Chitwan Campground was joint initiative of Resources Himalaya and BES that was established in Sauraha, Chitwan to educate and train students in the field biology and conservation education. Resources Himalaya provided land and financial support to construct the camp facilities and BES took up the management responsibility of the campground. Chitwan Campground was inaugurated by HE Mr Tsutomu Hiraoka, ambassador of Japan on February 9, 2007.

Workshop on 'Field Conservation Biology and Environment Science' was organized for Environmental Science Department Heads of 11 colleges/universities of Nepal. Workshop on 'Local Consultation on the Preparation of Elephant Action Plan' was also held at the campground on November 23-26, 2007.

Dr Yonzon supervised environmental students to design and develop the projects for their dissertation program in resource management. Those students were trained on field biology at the campground during October 2007.

BES in collaboration of partner organizations conducted several conservation awareness programs, trainings and workshops for local people and students at the campground.

BES could not manage and run the campground as per the objective of educating environmental students in field biology because it could not compete in term of price with other service providers (hotels and resorts) in Sauraha. So, colleges and universities would prefer to accommodate their students at the hotels. BES formally handed over the management of campground to Resources Himalaya on December 30, 2008. However, BES continued to work with Resources Himalaya on educating students on field biology.

Subsequent field training for graduates was organized in early 2009. Dr Yonzon invited board members of the Resources Himalaya and his own family members on this occasion. The evening at the campground was splendid as Dr Yonzon played guitar and sang melodious songs. I was surprised again to witness his yet another skill.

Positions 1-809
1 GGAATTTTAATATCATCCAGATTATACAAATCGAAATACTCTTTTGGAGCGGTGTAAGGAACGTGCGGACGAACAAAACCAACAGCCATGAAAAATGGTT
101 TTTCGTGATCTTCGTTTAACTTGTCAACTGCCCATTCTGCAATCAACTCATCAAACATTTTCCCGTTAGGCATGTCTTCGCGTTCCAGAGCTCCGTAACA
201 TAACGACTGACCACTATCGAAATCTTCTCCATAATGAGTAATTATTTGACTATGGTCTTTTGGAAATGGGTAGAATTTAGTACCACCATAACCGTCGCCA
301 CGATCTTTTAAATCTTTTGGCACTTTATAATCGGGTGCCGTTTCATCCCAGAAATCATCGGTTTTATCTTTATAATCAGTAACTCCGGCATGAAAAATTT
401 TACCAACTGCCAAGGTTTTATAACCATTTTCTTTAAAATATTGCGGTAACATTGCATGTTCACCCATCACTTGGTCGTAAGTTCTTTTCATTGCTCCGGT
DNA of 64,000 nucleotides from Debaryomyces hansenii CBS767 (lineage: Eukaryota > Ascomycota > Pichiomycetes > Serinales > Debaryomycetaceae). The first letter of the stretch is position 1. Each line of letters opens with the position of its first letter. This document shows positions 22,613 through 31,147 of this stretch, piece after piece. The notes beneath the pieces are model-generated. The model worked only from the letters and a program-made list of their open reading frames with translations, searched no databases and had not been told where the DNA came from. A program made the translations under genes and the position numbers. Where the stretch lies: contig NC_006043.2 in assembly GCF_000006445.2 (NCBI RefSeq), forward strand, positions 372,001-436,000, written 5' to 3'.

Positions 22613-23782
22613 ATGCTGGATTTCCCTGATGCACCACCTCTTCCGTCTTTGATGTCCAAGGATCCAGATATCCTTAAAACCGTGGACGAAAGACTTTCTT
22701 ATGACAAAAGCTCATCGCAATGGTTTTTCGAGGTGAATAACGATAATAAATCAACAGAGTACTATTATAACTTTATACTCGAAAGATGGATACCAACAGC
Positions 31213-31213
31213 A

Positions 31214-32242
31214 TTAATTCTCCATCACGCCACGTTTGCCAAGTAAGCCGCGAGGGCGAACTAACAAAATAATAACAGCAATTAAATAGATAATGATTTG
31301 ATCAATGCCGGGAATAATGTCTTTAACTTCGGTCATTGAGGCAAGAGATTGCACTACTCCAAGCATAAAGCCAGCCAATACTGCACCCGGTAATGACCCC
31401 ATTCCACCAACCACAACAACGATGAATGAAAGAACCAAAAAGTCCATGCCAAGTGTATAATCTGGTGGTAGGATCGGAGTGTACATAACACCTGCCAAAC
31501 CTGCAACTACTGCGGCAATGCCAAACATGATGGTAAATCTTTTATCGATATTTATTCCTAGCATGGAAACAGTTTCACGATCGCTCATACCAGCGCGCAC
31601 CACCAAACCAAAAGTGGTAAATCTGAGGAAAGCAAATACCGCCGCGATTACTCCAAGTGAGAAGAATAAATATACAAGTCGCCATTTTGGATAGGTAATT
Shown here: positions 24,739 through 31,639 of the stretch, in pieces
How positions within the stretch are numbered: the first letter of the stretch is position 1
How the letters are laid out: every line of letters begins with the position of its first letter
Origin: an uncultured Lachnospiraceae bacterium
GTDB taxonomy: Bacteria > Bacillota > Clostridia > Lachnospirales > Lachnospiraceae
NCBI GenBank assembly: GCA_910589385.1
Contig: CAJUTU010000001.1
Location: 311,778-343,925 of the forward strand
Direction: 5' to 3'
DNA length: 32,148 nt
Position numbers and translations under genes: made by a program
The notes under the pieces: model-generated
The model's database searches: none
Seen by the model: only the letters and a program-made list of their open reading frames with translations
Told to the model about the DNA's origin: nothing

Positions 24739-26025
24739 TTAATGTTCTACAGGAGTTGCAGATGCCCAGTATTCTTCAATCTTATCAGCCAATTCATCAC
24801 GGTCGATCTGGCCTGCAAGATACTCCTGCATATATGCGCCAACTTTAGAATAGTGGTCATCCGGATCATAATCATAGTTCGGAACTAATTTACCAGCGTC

He always emphasized field biology for accurate information to acquire new-found knowledge. That science-based knowledge should be used to take correct decisions for sustainable management of natural resources. He knew that success of research initiatives rests on shoulders of young biologists. So he motivated and guided many students through mentorship programs to build the next generation of conservation leaders.

He had provided numerous books, environmental magazines, research papers and reports for the library of BES. He always gave us the final copy of the report of research work that we involved with. I enjoyed reading those reports and admired his analytical and interpretative skills. He had personally given me biology books (Principle of Conservation Biology, Conservation Biology in Asia, People and Protected Areas in South Asia).

His visit to Chitwan with family members continued. He took this opportunity to organize presentation program for BES members and nature guides. Last year, he delivered the slide presentation on vulture conservation. On January 15, 2011, he came to Chitwan with his extended family. In cordial environment among family and friends, he gave presentation about deer population in Mrigasthali. After this program, we had coffee together. Sadly that happens to be our last meeting.

Where you went is destiny for all. But, your departure is sudden and untimely that left us shocked and shattered. I miss you, but you live in my heart forever.


  1. It is the article, which reflects the spirit of research, the way of Dr. Yonzon. I really appreciate if it can be adopted in Nepali language. Many thanks Rupen ji.

  2. dr. yonzon, a real human being. we got to know dr.yonzon more closely through your article. thank you sir.

  3. The write-up makes one miss Dr. Yonjon even more! I hope what he sowed in his students like Rupen-ji would ripen that the nature conservation field could harvest them soon.
    Prem, Chitwan